Previously, I wrote about some wondrous developments that are taking place in medical science. Implantable or attachable devices already exist — or soon will exist — that can monitor the conditions of diabetics, asthmatics, heart patients and patients with numerous other chronic conditions. These devices will allow patients and doctors to modify therapeutic regimes and tailor treatments to individual needs and responses. Genetic testing is reaching the point where patients can be directed to take certain drugs or avoid other drugs, based solely on the patient’s own genes.
Almost all HIV treatment these days involves therapy cocktails tailored for each individual patient. The FDA has approved a breast cancer drug only for women with a particular genetic makeup. Patients are being advised to steer clear of an ADHD drug and certain blood thinners if they have particular genetic variations.
We are entering the age of personalized medicine, where the therapy that’s best for you will be based on your physiology and genetic makeup — and may not be right for any other patient.
Yet standing in the way of this boundless potential is an Obama administration whose entire approach to health reform revolves around the idea that patients are not unique and that bureaucrats can develop standardized treatments that will apply to almost everybody with a given condition. When former White House health adviser Ezekiel Emanuel told CNN recently that “personalized medicine is a myth,” he was fully reflecting the worldview of the authors of health reform.
In Healthcare Beyond Reform: Doing it Right For Half The Cost I lay out the five strategies that healthcare must adopt, and is adopting in various ways and places, to make healthcare better and cheaper at the same time.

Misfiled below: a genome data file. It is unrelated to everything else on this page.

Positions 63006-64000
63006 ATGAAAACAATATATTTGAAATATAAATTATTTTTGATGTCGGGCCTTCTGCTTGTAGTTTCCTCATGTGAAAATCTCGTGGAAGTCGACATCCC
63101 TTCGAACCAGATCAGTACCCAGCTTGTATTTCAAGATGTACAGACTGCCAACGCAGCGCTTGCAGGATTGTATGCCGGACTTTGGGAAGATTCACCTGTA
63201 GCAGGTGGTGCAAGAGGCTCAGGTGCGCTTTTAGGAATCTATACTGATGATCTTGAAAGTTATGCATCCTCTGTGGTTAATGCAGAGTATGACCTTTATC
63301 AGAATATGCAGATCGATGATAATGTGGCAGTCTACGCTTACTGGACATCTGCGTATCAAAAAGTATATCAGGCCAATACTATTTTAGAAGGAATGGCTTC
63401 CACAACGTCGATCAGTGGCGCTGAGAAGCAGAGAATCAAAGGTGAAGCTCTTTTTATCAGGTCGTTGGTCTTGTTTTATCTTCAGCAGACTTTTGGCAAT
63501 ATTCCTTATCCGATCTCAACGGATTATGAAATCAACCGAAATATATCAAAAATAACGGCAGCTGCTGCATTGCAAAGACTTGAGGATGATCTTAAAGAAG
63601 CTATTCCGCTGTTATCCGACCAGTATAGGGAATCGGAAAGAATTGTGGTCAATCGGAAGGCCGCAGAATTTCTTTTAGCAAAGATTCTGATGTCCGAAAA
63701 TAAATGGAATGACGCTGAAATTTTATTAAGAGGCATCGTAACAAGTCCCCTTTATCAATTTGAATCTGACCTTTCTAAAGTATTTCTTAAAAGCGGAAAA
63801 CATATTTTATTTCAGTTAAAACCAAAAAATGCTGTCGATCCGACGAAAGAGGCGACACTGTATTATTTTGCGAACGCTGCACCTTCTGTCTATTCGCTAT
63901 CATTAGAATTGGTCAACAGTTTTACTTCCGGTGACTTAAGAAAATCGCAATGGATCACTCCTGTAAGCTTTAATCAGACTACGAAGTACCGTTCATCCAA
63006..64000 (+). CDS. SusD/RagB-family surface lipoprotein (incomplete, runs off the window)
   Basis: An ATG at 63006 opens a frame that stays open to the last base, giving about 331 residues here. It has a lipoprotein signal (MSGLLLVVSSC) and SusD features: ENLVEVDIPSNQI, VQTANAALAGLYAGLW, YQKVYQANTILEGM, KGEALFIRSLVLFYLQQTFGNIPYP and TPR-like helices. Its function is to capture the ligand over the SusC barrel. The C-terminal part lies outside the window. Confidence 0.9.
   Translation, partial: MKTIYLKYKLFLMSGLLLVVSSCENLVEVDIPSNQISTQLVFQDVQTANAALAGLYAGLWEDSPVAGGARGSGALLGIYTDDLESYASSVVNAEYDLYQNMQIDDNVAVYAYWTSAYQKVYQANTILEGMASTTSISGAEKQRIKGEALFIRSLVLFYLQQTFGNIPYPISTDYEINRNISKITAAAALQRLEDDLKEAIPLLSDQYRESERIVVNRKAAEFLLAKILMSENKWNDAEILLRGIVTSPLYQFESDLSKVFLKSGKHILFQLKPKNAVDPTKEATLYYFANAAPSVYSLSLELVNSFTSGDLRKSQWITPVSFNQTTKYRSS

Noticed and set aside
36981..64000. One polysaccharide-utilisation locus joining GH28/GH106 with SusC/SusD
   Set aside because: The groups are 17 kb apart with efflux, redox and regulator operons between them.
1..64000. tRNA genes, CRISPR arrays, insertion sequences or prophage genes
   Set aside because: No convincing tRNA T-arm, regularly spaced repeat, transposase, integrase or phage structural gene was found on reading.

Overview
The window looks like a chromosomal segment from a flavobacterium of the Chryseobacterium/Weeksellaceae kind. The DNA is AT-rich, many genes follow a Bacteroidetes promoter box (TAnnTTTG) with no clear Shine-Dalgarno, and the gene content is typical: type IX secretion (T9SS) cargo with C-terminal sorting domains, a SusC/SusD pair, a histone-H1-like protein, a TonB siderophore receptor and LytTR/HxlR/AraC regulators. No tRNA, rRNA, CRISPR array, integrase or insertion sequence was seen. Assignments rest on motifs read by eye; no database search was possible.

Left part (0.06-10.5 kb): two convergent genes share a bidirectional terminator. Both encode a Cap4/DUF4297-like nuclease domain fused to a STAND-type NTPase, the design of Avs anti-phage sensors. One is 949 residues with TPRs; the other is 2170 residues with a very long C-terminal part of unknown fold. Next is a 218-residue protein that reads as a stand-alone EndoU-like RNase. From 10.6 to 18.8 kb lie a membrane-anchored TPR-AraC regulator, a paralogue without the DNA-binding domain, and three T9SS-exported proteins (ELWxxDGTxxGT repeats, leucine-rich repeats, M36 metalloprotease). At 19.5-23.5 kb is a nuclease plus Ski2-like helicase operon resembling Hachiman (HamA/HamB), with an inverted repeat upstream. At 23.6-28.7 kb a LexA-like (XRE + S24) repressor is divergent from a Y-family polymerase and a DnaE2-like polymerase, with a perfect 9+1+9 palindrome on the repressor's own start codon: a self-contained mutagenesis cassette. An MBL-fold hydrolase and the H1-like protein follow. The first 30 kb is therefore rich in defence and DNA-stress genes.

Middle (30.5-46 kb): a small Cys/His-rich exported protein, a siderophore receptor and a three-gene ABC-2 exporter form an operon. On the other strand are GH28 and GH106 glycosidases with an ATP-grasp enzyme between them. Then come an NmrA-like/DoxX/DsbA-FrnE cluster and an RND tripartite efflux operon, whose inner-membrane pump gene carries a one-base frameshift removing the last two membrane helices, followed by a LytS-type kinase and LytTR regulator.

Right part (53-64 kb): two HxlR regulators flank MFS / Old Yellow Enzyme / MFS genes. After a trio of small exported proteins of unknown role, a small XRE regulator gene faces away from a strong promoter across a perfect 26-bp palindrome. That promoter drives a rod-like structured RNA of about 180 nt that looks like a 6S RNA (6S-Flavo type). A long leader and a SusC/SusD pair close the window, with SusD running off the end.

Strategy Five is “Rebuild Every Process.” It’s about “lean manufacturing,” smart standardization, measurement, “big data,” evidence-based design, teaching the innovation, all the detailed, rigorous, hard attention to intelligent process re-design that healthcare is so obviously lacking — and that is absolutely necessary if healthcare is to improve its abysmal cost/benefit ratio.
Now in The New Yorker writer/surgeon Atul Gawande has done a brilliant turn on this theme, by diving into, of all things, the processes of a restaurant chain, comparing them to the duplicative, chaotic, mistake-prone processes of traditional healthcare, and finally to some examples of smart, rebuilt healthcare processes that drive down costs while killing fewer people.
Gawande shows how The Cheesecake Factory manages to deliver 308 dinner menu items and 124 beverage choices to exacting standards, on time, from fresh ingredients, with only 2.5% wastage, in a linen-napkin and silverware environment, at lower cost, then compares that with the disconnected, uncoordinated, messy environment that is most of US healthcare. He details several examples of how new drives toward standardization and control of processes in the operating room and the emergency department, for instance, are making a difference, lowering costs and improving not only outcomes but the patient experience, all at the same time.